Last night’s Emerson-Garfield Neighborhood Council meeting was one of the more satisfying ones. That’s because it was the one where we decide how to allot the Community Development funds (since that’s a term that keeps cropping up, we’ll soon have an explanatory post on what CD funding is and why it’s so important).
A small volunteer group of council members met prior to the neighborhood council meeting to review funding applicants. From a list of 28 organizations with 39 separate requests for service funding, the actual recommendations were narrowed down to six. Those were decided on some basic criteria:
- Did Emerson-Garfield fund the organization last year?
- What is the organization’s stated reason for applying for funding?
- Does the organization have a physical location in our neighborhood? Or is it at least active there in some form?
- Has a representative of the organization ever attended an EGNC meeting to personally “pitch” the funding request and field questions from the public?
- Does the organization have access to additional funding sources beyond E-G’s Community Development funds?
- Will the organization’s services directly benefit residents of our neighborhood?
On the basis of those criteria, the following six organizations were put forward and later approved by all voting members of the EGNC:
- Spokane COPS (with stipulations)
- Second Harvest
- Mid City Concerns (aka Meals on Wheels)
- Corbin Senior Center
- West Central Community Center
- Community Health Association of Spokane (CHAS)
These organizations will receive letters of recommendation on behalf of the Emerson-Garfield Neighborhood Council to be granted all or part of their funding request. (In previous years, the neighborhood council used to exercise almost complete control over funding recipients, but that process has changed this year to save administrative costs.)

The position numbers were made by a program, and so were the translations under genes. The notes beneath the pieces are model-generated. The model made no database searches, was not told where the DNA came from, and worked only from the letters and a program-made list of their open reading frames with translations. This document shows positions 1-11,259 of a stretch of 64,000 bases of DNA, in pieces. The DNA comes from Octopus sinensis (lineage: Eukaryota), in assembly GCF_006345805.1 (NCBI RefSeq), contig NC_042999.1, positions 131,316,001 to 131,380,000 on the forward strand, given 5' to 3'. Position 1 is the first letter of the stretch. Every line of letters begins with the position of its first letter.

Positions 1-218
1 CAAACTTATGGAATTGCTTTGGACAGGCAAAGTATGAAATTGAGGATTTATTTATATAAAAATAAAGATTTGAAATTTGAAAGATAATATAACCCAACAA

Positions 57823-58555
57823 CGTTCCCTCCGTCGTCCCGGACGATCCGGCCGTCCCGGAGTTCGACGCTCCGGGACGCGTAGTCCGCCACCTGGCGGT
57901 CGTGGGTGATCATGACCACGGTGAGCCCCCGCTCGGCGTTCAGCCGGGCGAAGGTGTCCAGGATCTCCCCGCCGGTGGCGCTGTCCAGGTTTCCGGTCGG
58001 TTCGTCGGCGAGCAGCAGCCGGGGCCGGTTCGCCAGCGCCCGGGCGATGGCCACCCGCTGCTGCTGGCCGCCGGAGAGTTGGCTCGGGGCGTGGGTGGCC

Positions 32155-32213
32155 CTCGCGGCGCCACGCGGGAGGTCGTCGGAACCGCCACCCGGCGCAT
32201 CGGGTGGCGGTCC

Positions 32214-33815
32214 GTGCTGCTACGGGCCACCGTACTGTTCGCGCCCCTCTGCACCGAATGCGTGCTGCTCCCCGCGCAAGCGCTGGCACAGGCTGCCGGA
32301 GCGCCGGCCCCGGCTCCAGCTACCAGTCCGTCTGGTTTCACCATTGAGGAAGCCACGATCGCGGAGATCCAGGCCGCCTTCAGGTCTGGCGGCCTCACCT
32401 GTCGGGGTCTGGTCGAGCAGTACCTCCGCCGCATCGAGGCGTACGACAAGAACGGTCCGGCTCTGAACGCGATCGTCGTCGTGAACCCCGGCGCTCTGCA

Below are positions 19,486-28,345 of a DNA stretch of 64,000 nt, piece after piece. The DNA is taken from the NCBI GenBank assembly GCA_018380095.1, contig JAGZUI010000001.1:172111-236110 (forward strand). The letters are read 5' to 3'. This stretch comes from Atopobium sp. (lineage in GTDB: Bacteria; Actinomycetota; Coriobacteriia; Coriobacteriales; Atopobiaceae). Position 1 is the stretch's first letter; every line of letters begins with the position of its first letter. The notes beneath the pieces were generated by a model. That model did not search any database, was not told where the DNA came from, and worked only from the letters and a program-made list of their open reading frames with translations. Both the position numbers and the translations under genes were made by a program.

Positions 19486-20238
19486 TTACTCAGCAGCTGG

From a separate pot of capital funding, the EGNC allotted the following amounts for the following purposes:
- $2,600 to Corbin Senior Center for repairing a parking lot entrance and miscellaneous improvements like heat tape
- $20,000 for sidewalks — which receives 1:1 matching funds from the city, therefore a total of $40,000 will be available for sidewalk installation and repair throughout E-G in 2013
- $34,650 for home rehabilitation — which receives 3:1 matching funds from the city, therefore $103,950 will be available for initiatives like SNAP and Lead Safe Spokane throughout E-G in 2013
A representative of the City of Spokane’s Community, Housing and Human Services Department was on hand to answer our questions about funding procedures and possibilities. During the discussion about apportioning of funds, he informed us that we still have $17,000 remaining in unallocated funds for street tree removal and replanting.
New this year in the CD funding process is an additional $100,000 general pot. All neighborhoods are allowed to submit project applications for part or all of this money. After some discussion on whether or not the looming deadline (December 6) was feasible, the EGNC decided to put forward its own application for a covered bus shelter on the southbound corner of Monroe and Montgomery.
Other project ideas included a dog park, a pedestrian crossing at Grace and Monroe, and a picnic pavilion in Corbin Park. All of these were seriously considered, but voting members decided unanimously to concentrate on a single project so that it stood a better chance of being approved. It’s likely that all these ideas will be revisited in the future.
Also discussed at the meeting: recent crime hotspots, park improvements, a forthcoming mailer, and this year’s snow plow protocol. These will all be covered in a second post tomorrow (because this one’s getting awfully long).
If you are a resident of Emerson-Garfield and would like to apply for street tree planting/removal or sidewalk installation/repair, we will soon have posts that describe how to do that and that will provide the relevant forms. Please stay tuned.